In this design the LifeCycleManager is the class that is responsible for controlling the entire process with its different steps (in our case: the class that provides the library function). The operation that is called to kick of a process instance is referred to as the publicOperation() in the diagram above (in general this method will probably have one or more parameters). In the design above this method is the one that knows about the exact order in which the life cycle stages should be executed. As you can see, each stage is associated (in this design) with a list of Task objects. The publicOperation() method passes each of these lists to the executeStageTasks() method in the correct order. This method iterates over the Tasks in the list it is passed and calls executeTask() on each Task. The execution of this setup is illustrated in the following sequence diagram:

Code example

In the following section I will include a small code example of this “pattern”. The example is a Springified one, which means that the association of tasks to stages is done by dependency injection (in this case of the lists of Task objects into the LifeCycleManager). As illustrated in the design above, Task is just an interface that defines the Task hierarchy.

package nl.bentels.test; 

/**
 * This interface defines the Task type, the type of any task that can be
 * executed as part of a life cycle.
 *
 * @author ben.tels
 */
public interface Task
{
    /**
     * Method that executes a task.
     */
    void executeTask();
}

The LifeCycleManager is also unsurprising:

package nl.bentels.test;

import java.util.List;

/**
 * This class is responsible for managing and executing the life cycle of
 * whatever it is that the life cycle blongs to.
 *
 * @author ben.tels
 */
public class LifeCycleManager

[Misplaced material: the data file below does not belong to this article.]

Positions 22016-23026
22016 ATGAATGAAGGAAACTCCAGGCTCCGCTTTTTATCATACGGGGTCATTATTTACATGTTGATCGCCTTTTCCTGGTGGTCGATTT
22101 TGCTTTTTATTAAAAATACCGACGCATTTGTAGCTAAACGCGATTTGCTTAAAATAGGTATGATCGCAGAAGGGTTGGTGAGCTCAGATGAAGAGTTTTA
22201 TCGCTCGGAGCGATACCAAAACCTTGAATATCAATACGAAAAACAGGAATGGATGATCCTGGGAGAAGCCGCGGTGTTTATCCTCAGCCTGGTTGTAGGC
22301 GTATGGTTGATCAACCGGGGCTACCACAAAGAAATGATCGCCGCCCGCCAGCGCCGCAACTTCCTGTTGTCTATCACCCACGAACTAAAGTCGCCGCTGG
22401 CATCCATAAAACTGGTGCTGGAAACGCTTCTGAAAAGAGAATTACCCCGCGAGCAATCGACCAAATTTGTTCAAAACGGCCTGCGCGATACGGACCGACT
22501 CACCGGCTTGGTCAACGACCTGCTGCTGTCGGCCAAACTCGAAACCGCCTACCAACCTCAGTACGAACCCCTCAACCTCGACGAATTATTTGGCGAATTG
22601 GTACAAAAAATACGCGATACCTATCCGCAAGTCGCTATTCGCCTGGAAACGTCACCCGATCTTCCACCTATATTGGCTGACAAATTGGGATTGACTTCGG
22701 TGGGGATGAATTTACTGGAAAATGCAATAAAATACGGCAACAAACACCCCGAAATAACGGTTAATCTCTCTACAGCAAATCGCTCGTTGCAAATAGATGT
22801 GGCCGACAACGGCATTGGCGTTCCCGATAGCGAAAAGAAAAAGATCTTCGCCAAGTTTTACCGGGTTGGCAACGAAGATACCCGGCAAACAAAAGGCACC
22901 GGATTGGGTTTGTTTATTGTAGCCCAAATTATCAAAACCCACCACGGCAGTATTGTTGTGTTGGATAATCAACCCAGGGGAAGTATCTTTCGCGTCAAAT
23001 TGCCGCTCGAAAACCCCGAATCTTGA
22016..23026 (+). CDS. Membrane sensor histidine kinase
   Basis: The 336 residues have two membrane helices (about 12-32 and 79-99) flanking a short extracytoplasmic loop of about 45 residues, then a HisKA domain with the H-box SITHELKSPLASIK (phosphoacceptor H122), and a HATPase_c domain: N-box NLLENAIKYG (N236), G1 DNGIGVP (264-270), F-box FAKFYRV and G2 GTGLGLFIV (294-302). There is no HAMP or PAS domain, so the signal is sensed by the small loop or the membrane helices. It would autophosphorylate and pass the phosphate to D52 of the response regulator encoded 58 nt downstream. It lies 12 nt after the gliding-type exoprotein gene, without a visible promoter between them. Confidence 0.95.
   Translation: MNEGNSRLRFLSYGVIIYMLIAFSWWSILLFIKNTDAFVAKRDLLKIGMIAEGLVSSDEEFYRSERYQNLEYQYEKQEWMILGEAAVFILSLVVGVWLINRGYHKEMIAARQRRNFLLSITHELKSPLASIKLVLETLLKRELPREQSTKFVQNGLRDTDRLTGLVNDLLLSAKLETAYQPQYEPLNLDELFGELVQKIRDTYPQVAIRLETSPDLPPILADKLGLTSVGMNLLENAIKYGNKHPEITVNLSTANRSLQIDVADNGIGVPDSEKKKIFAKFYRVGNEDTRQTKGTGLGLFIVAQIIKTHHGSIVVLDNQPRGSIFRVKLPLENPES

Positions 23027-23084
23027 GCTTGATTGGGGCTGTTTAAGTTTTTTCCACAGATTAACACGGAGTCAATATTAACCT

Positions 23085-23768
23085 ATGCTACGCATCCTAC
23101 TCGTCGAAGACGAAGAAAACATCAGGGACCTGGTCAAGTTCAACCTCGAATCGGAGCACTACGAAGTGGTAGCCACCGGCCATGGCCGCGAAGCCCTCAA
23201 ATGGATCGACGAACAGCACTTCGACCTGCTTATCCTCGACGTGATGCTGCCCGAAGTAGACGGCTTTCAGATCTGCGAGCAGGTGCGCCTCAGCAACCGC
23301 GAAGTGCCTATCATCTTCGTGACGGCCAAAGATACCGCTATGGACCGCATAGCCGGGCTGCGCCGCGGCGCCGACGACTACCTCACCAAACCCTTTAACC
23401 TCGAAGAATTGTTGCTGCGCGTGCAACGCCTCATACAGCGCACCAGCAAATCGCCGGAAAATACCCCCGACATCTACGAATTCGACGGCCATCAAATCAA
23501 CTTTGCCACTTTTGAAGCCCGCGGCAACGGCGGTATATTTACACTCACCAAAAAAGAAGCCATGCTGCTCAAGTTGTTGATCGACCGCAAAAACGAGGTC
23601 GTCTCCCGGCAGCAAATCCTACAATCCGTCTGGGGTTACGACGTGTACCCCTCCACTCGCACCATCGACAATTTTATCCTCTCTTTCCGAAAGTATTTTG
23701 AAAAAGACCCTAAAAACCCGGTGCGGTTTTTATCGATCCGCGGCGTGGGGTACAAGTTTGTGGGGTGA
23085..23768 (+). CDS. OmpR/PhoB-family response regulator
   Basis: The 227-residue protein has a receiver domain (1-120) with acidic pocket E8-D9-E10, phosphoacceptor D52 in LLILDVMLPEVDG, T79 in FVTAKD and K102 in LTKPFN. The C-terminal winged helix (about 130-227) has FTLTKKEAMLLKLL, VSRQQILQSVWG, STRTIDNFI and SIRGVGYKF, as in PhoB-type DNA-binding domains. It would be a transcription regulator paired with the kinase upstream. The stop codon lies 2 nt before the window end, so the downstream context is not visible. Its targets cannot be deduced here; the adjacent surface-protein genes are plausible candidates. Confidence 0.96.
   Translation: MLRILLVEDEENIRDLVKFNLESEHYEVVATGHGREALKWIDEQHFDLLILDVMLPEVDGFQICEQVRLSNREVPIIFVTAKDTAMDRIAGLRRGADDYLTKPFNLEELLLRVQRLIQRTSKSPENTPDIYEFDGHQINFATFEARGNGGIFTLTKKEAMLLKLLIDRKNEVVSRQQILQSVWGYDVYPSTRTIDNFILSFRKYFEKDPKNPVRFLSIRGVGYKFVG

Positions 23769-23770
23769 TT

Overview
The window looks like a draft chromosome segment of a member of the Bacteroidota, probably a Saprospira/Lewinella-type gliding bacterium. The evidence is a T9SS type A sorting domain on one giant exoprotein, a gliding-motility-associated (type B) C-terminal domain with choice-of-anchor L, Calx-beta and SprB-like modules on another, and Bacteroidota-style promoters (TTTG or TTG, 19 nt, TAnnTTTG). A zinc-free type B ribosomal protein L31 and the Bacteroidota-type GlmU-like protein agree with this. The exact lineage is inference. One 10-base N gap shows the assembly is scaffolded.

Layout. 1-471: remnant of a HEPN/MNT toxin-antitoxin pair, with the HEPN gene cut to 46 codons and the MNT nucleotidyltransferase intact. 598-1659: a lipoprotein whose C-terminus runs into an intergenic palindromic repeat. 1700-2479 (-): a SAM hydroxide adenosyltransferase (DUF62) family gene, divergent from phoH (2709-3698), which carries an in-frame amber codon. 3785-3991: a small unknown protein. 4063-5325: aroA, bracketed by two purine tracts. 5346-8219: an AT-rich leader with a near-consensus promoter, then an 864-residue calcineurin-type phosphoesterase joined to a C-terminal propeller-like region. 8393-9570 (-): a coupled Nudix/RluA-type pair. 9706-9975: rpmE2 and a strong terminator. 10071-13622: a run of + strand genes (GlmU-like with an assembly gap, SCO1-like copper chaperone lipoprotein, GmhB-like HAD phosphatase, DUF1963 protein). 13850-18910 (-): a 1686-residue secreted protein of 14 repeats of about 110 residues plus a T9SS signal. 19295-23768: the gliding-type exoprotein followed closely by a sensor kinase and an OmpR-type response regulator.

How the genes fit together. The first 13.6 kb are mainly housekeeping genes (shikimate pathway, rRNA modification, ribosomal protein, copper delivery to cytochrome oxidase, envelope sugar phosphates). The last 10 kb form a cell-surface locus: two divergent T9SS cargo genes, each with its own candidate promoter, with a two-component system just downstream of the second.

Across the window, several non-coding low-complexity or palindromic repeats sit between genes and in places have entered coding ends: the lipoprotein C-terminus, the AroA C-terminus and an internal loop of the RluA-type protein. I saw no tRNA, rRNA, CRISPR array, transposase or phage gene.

{
        /** Preparation tasks for stage 0. */
        private List        preStage0;
        /** Tasks for stage 0. */
        private List        stage0;
        /** Postprocessing tasks for stage 0. */
        private List        postStage0;

        /**
         * The operation that can be invoked by an external entity.
         */
        public void publicOperation()
        {
                executeStageTasks(preStage0);
                executeStageTasks(stage0);
                executeStageTasks(postStage0);
        }

        /**
         * Iterate over the tasks for a life cycle stage and execute them.
         *
         * @param tasks The tasks.
         */
        void executeStageTasks(final List tasks)
        {
                for (Task task : tasks)
                {
                        task.executeTask();
                }
        }

        /**
         * @param preStage0 the preStage0 to set
         */
        public void setPreStage0(final List preStage0)
        {
                this.preStage0 = preStage0;
        }

        /**
         * @param stage0 the stage0 to set
         */
        public void setStage0(final List stage0)
        {
                this.stage0 = stage0;
        }

        /**
         * @param postStage0 the postStage0 to set
         */
        public void setPostStage0(final List postStage0)
        {
                this.postStage0 = postStage0;
        }
}

In order to make a full example, I’ll provide an example task implementation. This one does nothing but print a number:

/**
 *
 */
package nl.bentels.test;

/**
 * This class is an example task.
 *
 * @author ben.tels
 */
public class ExampleTask implements Task
{
        /** Number of the task. */
        private final int       taskNumber;

        /**
         * @param taskNumber
         */
        public ExampleTask(final int taskNumber)
        {
                this.taskNumber = taskNumber;
        }

        /**
         * {@inheritDoc}
         */
        @Override
        public void executeTask()
        {
                System.out.println(taskNumber);
        }